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  Investigation Uncovers Bizarre Plot Twists

By Johnette Howard
Washington Post Staff Writer
Thursday, January 27, 1994; Page A1

PORTLAND, Ore., Jan. 26 — It sounds like a script for a television movie. There's the ice skating champion who grew up in a trailer park and whose abusive ex-husband has been arrested for arranging an attack on her rival, a Hepburnesque beauty.

Then there's a 320-pound bodyguard who says he's told all. There's a former night janitor who allegedly drove the getaway car. And there's a small-time bounty hunter who escaped after the attack by breaking a door with his head.

But the unprecedented conspiracy to assault figure skater Nancy Kerrigan has only grown stranger as details have tumbled out. Since authorities arrested four suspects — Tonya Harding's ex-husband Jeff Gillooly; sometime bodyguard Shawn Eric Eckardt; alleged getaway car driver Derrick Smith, and suspected attacker Shane Minoaka Stant, Smith's nephew by marriage — every dark corner of Harding's life has been poked into.

But less attention has been paid to the quartet already charged. Or the bazaar of characters that has sprung up around this case.

Even before the alleged Kerrigan scheme, Eckardt, Stant and Smith fancied themselves students of intrigue. Paramilitary buffs. Henchmen for hire.

But, as much as anything, the caper was a primer in carelessness and foolish conceit, a scheme that dissolved into arrests within a week because of an almost laughable series of gaffes and oversights, ending with 26-year-old Eckardt babbling like a brook when federal agents came knocking on the door of his parents' home in Portland, where he still lives.

On Tuesday, Eckardt's mother, Agnes, also retained an attorney.

Eckardt — who has known Gillooly since first grade — has a concocted, three-page resume that reads like the Man from U.N.C.L.E.'s. He operated his Worldwide Bodyguard Services Inc. out of his parents' home. When a call to the number listed in the Yellow Pages was placed earlier this week, an answering machine with a woman's voice picked up and said, "Hi, we're not home right now" — a curious admission for a security-conscious company to make.

Eckardt, 26, has also claimed he conducted successful "hostage retrieval" and counterintelligence operations, and "tracked and located targeted terrorist cells" throughout the Middle East, Central America and Europe.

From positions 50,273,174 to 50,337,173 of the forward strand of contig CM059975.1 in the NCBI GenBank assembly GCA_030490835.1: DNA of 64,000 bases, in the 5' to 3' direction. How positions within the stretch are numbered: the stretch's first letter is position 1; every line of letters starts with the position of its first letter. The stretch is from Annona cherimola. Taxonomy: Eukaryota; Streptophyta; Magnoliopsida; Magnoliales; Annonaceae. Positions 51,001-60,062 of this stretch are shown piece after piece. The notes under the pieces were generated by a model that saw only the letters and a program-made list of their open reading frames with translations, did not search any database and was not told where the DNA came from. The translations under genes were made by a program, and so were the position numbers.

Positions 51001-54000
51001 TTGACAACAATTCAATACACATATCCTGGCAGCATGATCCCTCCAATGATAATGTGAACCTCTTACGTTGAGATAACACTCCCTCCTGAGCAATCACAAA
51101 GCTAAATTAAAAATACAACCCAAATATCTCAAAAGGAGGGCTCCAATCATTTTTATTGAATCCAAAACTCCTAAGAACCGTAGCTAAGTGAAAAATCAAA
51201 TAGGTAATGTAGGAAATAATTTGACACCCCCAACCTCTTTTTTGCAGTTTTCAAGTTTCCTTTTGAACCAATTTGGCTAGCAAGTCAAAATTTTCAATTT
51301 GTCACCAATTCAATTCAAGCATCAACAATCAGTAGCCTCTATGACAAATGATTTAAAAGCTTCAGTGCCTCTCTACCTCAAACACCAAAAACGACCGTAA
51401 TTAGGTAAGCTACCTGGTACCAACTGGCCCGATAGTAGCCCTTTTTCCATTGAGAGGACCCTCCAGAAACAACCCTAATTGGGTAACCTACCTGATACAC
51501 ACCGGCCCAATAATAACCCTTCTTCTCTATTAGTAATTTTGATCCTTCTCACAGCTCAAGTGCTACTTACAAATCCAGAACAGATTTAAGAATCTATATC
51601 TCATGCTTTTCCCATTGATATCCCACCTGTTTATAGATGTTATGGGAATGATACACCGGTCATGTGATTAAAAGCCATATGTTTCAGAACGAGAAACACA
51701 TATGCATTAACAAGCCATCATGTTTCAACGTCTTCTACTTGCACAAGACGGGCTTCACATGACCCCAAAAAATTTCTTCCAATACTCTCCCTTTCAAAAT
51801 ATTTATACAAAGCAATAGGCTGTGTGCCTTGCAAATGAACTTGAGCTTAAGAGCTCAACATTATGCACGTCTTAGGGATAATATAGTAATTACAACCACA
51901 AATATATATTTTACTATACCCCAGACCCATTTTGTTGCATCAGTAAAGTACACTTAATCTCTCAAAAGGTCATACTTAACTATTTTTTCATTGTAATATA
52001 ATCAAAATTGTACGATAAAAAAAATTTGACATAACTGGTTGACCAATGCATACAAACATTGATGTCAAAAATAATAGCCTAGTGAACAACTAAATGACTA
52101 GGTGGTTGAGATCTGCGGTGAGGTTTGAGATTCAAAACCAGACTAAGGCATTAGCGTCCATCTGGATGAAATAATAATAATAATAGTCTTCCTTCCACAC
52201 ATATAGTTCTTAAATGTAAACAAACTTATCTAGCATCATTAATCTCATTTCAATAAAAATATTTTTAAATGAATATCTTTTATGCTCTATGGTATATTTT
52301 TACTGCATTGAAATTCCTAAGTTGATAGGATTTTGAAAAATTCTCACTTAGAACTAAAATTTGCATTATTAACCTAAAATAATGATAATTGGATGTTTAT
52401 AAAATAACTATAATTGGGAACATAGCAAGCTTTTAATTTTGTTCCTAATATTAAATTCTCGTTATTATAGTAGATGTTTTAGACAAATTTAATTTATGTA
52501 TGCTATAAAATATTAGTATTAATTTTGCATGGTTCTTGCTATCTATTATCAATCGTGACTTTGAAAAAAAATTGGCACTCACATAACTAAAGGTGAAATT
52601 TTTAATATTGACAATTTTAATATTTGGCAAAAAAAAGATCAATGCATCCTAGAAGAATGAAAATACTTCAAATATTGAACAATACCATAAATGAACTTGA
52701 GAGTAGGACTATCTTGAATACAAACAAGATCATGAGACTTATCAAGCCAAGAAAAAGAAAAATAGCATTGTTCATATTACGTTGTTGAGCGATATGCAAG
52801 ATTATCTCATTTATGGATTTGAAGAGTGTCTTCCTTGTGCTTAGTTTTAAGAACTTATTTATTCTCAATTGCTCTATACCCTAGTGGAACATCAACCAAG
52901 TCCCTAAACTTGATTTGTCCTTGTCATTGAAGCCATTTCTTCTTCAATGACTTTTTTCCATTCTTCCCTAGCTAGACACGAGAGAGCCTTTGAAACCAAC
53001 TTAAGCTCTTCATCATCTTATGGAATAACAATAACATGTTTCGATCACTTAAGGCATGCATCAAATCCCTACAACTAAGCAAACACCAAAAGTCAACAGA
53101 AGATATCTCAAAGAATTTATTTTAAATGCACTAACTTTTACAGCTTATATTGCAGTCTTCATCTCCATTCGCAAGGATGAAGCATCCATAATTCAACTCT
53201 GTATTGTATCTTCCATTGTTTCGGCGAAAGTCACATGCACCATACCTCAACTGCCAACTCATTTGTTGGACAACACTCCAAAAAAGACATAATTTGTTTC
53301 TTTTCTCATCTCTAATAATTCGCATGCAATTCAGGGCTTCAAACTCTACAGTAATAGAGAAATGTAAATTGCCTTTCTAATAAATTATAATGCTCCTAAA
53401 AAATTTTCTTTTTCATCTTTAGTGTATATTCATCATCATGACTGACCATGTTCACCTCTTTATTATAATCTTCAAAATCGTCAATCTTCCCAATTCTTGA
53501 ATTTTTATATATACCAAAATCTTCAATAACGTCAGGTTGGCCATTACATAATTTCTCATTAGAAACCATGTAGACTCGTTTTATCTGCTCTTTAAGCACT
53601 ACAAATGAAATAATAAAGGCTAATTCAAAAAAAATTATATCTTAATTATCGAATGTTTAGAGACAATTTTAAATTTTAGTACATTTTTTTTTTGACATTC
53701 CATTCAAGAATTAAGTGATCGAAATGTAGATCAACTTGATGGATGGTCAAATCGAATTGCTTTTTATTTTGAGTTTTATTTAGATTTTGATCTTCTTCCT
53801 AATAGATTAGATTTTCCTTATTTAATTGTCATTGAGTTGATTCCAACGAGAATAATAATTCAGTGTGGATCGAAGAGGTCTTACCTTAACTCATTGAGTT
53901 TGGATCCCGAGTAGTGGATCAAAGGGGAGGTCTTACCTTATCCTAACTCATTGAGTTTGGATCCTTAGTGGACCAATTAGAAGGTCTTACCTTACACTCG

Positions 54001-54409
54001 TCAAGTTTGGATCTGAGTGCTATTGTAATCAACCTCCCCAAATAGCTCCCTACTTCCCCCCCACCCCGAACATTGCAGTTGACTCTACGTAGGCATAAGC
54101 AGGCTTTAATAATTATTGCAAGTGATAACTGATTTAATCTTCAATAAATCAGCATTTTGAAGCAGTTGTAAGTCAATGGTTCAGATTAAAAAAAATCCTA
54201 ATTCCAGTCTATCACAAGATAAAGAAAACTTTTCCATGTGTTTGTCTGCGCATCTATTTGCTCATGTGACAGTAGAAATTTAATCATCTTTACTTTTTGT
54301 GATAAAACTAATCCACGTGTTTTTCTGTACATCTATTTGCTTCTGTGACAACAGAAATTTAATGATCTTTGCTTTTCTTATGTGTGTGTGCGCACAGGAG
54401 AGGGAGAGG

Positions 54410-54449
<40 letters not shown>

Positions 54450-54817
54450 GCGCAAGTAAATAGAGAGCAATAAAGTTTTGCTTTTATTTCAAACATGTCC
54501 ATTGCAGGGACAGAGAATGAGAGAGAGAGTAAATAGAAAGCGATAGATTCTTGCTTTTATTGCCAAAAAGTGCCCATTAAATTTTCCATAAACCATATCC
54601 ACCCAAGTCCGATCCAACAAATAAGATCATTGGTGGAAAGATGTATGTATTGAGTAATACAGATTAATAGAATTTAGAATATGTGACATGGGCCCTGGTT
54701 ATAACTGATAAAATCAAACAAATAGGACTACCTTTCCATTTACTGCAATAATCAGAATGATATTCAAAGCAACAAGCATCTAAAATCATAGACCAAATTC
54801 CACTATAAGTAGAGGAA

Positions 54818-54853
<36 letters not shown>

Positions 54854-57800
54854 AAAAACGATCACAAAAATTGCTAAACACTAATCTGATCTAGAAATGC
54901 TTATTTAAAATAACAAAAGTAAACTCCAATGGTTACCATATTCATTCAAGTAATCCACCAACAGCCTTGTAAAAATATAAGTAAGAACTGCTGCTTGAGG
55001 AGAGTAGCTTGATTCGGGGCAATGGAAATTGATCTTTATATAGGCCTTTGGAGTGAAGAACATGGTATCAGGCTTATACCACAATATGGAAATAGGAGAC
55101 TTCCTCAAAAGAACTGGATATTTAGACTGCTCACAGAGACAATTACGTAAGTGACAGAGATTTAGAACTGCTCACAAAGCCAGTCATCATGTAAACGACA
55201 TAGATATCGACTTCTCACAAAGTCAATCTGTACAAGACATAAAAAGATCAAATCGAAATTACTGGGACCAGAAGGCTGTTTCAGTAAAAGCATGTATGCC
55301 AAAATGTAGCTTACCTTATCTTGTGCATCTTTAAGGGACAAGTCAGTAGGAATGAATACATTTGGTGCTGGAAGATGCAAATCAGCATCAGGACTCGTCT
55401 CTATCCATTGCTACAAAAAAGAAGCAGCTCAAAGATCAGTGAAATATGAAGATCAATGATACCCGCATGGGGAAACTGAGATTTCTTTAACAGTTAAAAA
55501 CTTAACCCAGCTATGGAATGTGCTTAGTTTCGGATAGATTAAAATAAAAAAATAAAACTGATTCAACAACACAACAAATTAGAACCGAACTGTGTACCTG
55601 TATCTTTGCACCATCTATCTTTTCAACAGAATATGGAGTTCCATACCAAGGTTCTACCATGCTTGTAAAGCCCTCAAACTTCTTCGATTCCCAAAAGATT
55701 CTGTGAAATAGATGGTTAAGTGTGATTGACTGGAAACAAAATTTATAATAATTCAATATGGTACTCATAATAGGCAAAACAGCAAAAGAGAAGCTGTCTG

"He told me once that he trained revolutionary troops in an undisclosed small country in the southern hemisphere," says Keith Lowe, an independent security contractor for the movie industry who met the well-spoken Eckardt a year ago, after Eckardt responded to an newspaper ad Lowe ran for security personnel.

Lowe says he hired Eckardt to teach a one-session orientation class to new employees. But Lowe was astounded when "the talk he gave lasted eight hours. And it was more an intro into Espionage 101, not the do's and don't's of the security business. He was talking about the exploding velocities of different types of pyrotechnics in feet per second. I mean, it was crazy. The guards I hire just watch equipment trucks, make sure no one talks during filming, things like that."

Smith, 29, the former janitor, is remembered in his rural home town just outside of Portland for stringing barbed wire and booby traps along a slope of his in-laws' property. When a Portland TV crew tried to interview the family about Smith and Stant's arrests, a woman described as Stant's grandmother fired two shots in the air as the crew scurried for cover.

In a telephone conversation this weekend though, Smith's wife (who asked that her first name not be printed to protect her anonymity) said the barbed wire was just to keep "campers and homeless people" away from a water tower on the property.

And the grandmother's gun shots?

"Everyone owns a gun out there — it's farm country, there are bears and wolves and things in those woods," Smith's wife said.

Like Smith, the 6-2, 220-pound Stant has held a variety of odd jobs — bar bouncer, karate instructor. More recently, Stant told friends he moved to Phoenix to start a paramilitary training school and continue his work as a bounty hunter. Until his arrest, Stant's biggest bolt of lifetime recognition appears to have been a bodybuilding award for best chest of the Northwest.